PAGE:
Ten tribute songs to athletes for fans of every sport

Sometimes music and sports can work well and when it does it is pure magic.
Venus Williams at Wimbledon 2008
Venus Williams at Wimbledon 2008 / Simon M Bruty/GettyImages
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“DID YOU SEE JACKIE ROBINSON HIT THAT BALL by the Count Basie Orchestra (1949)

According to the Library of Congress, four different songs about Jackie Robinson filed for copyright in the two years after he integrated baseball in 1947. The best-known was written by pianist Buddy Johnson. Johnson and his band recorded it in 1949 and they do a decent job. But at almost the exact same time, Count Basie got ahold of it and did it better.

Splashy horns open the proceedings, and then we hear the cheers of a crowd. Next comes the chorus, chanted out by the whole band. “Did you see Jackie Robinson hit that ball – It went zoomin cross the left field wall.”

And finally, Taps Miller begins recounting the wonders of the Dodgers’ second baseman by mentioning other greats of the day.  “Satchel Paige is mellow, so is Campanella, Newcombe, and Doby too – But it’s a natural fact, when Jackie comes to bat, the other team is through.” We get a couple of hot, tight solos from the horns before the finale.

Now, it’s worth noting that by the time of this recording, Robinson had hit about 40 home runs in 1,700 at bats. So the ball may not have zoomed cross the left field wall that many times, but the kicker to the song is “Did you see Jackie hit that ball? Did he hit it, boy, and that ain’t all. HE STOLE HOME!” That’s more exciting than a home run any day.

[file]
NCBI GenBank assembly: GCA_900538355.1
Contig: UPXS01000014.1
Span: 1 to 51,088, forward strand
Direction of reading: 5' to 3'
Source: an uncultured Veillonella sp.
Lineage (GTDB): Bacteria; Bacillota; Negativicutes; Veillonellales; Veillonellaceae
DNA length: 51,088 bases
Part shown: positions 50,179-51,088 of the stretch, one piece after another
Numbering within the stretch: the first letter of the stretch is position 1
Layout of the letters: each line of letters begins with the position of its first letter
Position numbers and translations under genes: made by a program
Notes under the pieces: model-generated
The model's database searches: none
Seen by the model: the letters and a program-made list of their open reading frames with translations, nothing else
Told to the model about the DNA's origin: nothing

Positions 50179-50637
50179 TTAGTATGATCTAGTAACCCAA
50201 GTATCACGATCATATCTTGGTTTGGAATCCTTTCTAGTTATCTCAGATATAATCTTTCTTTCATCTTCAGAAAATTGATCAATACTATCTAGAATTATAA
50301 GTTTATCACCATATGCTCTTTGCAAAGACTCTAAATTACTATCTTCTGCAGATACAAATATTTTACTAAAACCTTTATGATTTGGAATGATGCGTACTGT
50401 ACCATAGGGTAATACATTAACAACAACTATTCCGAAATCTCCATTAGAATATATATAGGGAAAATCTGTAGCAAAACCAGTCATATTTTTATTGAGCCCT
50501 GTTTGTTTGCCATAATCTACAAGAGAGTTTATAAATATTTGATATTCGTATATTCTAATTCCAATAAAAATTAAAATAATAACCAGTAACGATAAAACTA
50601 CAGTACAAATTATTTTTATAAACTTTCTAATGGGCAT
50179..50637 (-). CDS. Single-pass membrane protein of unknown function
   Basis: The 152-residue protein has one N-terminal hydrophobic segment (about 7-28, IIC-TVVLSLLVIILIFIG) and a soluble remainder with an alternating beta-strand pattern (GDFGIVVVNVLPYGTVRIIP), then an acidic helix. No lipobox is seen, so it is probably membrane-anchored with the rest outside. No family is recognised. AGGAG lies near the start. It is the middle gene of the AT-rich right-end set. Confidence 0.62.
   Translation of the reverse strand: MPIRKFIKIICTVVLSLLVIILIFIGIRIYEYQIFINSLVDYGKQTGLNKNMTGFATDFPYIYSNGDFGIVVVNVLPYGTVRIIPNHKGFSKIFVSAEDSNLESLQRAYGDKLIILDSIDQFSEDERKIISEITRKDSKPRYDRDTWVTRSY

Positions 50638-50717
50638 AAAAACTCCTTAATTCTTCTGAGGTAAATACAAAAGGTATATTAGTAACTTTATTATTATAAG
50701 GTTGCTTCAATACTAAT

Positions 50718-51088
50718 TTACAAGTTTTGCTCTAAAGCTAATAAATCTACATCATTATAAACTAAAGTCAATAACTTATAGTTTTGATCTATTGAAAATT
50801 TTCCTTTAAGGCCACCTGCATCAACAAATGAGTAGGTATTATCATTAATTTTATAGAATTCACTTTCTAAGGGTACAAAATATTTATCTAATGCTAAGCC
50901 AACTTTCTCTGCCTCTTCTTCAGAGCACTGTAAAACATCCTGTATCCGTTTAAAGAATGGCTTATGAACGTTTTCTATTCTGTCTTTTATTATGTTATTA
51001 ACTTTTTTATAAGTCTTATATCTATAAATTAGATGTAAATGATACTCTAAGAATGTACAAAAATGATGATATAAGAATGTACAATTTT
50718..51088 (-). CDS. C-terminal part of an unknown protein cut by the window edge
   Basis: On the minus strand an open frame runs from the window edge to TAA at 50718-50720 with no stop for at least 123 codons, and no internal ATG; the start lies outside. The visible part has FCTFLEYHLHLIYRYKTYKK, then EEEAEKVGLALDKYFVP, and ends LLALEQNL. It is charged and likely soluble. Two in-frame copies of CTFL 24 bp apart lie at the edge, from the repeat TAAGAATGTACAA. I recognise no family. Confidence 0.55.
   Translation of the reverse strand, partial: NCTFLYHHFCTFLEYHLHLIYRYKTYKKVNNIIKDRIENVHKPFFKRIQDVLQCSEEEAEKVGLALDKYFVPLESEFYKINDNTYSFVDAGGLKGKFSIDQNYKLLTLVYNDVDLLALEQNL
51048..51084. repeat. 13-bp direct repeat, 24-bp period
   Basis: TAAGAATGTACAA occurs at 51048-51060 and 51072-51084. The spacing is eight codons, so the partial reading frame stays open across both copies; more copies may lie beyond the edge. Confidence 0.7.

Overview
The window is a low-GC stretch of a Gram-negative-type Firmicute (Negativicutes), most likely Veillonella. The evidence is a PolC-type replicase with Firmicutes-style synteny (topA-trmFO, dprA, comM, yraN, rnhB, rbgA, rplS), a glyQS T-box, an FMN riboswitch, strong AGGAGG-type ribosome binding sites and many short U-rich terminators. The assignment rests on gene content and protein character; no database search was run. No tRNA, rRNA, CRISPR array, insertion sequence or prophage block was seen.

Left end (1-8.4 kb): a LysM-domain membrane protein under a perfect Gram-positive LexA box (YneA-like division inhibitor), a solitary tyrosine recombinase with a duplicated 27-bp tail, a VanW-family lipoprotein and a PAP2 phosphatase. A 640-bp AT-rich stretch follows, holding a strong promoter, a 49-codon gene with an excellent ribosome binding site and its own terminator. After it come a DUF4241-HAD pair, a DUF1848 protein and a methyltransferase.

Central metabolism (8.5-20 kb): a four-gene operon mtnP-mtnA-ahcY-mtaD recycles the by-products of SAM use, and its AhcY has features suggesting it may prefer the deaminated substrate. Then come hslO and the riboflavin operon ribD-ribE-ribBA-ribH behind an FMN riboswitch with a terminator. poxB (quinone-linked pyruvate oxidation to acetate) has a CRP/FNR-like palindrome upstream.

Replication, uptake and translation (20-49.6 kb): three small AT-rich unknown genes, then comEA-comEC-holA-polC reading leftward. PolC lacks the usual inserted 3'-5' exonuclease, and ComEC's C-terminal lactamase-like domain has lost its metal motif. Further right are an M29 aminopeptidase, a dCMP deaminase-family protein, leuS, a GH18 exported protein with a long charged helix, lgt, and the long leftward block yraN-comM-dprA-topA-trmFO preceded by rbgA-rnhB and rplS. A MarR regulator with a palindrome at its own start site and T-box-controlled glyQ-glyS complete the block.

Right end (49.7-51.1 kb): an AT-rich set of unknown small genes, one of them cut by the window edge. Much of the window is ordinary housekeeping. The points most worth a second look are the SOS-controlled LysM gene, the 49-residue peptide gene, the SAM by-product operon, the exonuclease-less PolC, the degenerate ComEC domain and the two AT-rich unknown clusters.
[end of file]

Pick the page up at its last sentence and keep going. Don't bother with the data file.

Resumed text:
Legendary Hall of Fame coach Larry Brown said Connie Hawkins was the greatest basketball player he ever saw. Anyone who watched him on the playgrounds of Brooklyn in the late ‘50s and early ‘60s agreed. He was a high-flyer with enormous hands. He could do pretty much anything on a basketball court.

Then the NCAA and NBA screwed him over. In his freshman year at Iowa, Hawkins was implicated in a point-shaving scandal. There was never any evidence to link him to any wrongdoing. But his name was mentioned. He knew a guy who knew a guy. That kind of tenuous connection was all it took.

Iowa expelled him and the NBA blackballed him. By the time he was fully exonerated and allowed into the league, he was 27 and his body was beginning to wear out. He missed his prime. He still lasted eight years and averaged 16 points and eight rebounds per game.

Chad Urmston and Brad Corrigan of Dispatch offer a fairly accurate accounting of Hawkins’ career in basketball. Beginning with an ethereal repetition of “It’s just a dream,” the song builds slowly for its first minute before the hard-edged groove kicks in. And the great opening couplet – “Down on the courts in Bed Stuy, a legend rose from the streets – Just a poor kid with no use for what the others called gravity.”

They take you through the rest of his story before concluding with “Oh long before MJ, before the Doctor – His dreams were stolen, stomped on, and thrown in – Never got his day in the sun – And now here lies High Flying Hawkins, the greatest player that never was.” Cancer took Hawkins’ life in 2017.